From Green to Blue: Lorde's Upcoming MelodramaBy Maria Carrasco | 20/3/17 1:27pm
Edit by Maria Carrasco
Solo-artist Lorde released her first single in over four years titled “Green Light” on March 2, and just a week later she released accompanying song “Liability” on March 9. When releasing “Liability,” Lorde tweeted that the song was “just a strange little sister of this album really.”
ps. not a single for those asking, just a strange little sister of this album really. but i love it ❤
— Lorde (@lorde) March 10, 2017
And within listening to these two songs, “Green Light” to “Liability,” listeners hear a strong, angry and passionate Lorde turn into a soft, insecure, quiet Lorde. And that transition is powerful.
“Green Light” starts off with Lorde’s sharp vocals, with a pointing “I do my makeup in somebody else's car,” a pause, and continues with “We order different drinks at the same bars.” And once the beat picks up, Lorde becomes meticulous, each lyric becoming sharper and sharper, making her voice more passionate by the second.
“Those great whites, they have big teeth / Oh, they bite you / Thought you said that you would always be in love / But you're not in love no more / Did it frighten you / How we kissed when we danced on the light up floor?”
And by that point, Lorde has listeners eating out of her hand. And once the beat drops you hear her roar. The passion in her voice turns into longing.
“I’m waiting for it / That green light / I want it.”
The song is executed perfectly, with the buildup for the chorus coming perfectly, the tempo deepening and Lorde’s vocal performance.
But that’s not the case with “Liability.” The song does a 180 in performance, tempo but somehow still keeps that raw emotion Lorde shared in “Green Light.”
The song begins with a soft-spoken Lorde singing with almost a lump in her throat.
“Baby really hurt me / Crying in the taxi / He don't wanna know me / Says he made the big mistake of dancing in my storm / Says it was poison.”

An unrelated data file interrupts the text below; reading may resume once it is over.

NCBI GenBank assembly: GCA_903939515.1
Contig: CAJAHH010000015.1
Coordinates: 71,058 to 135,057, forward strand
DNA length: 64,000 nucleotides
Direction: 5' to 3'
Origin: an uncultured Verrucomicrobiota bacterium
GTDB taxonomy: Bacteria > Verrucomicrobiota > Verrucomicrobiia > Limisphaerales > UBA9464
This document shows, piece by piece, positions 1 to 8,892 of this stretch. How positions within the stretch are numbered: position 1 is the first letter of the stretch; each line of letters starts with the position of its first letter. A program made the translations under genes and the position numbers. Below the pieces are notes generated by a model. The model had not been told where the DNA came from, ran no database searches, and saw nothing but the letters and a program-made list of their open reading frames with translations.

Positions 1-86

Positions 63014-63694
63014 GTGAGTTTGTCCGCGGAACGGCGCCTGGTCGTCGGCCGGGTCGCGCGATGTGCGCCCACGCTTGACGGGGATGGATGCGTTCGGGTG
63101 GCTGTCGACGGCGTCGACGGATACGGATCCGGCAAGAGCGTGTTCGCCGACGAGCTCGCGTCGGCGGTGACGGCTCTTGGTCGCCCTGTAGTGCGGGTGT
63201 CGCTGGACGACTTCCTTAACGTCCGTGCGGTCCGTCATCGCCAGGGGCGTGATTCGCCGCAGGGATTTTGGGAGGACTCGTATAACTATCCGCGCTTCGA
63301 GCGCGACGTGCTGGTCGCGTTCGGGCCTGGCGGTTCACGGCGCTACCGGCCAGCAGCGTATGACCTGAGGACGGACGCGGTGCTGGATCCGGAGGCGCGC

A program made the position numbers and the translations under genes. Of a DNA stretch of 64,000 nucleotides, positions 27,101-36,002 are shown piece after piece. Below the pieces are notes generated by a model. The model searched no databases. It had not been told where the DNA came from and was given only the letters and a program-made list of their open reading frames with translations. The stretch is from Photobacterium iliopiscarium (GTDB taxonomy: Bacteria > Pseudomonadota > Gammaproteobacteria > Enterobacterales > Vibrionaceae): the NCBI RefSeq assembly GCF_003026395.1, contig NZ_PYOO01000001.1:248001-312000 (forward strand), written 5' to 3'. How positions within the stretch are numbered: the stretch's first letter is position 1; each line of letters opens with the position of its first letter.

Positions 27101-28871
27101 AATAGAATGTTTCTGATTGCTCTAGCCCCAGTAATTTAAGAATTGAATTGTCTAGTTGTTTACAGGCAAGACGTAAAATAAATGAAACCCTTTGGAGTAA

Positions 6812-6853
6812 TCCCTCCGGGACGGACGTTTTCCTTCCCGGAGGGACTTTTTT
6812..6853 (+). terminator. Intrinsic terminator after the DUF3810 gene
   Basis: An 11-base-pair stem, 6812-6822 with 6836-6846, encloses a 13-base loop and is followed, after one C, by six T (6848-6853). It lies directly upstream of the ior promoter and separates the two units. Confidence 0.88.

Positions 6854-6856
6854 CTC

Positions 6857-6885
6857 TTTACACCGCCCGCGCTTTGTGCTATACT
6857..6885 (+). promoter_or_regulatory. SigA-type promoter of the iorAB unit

But the chorus of the song is where Lorde’s unfiltered sentiment comes out. She sings that she is a liability in her relationships and how people react negatively to that. Her voice continues to be soft and ethereal, but it’s remains forceful in showing her emotions.
“They say, "You're a little much for me / You're a liability / You're a little much for me" / So they pull back, make other plans / I understand, I'm a liability / Get you wild, make you leave / I'm a little much for / E-a-na-na-na, everyone.”
Lorde touches on a feeling that so many of us have felt, feeling unwanted, but she doesn’t make this feeling into a sob story, but more of a self-realization. That’s why she sings “I understand, I’m a liability.” But my favorite lyric has to come from the second verse of the song.
“The truth is I am a toy / That people enjoy / 'Til all of the tricks don't work anymore / And then they are bored of me.”
Again, she shows that this is a self-realization; she never condemns herself for being a liability or being too much. And I think it’s powerful to notice this, because maybe this song can be transformed into a form of self-acceptance. She ends the song by singing “You're all gonna watch me disappear into the sun.”
And it’s with these two songs that I’m excited for Lorde’s sophomore album Melodrama. Lorde is showing more of herself and her emotions, so my hopes are up for another great album. Melodrama will be released on June 16.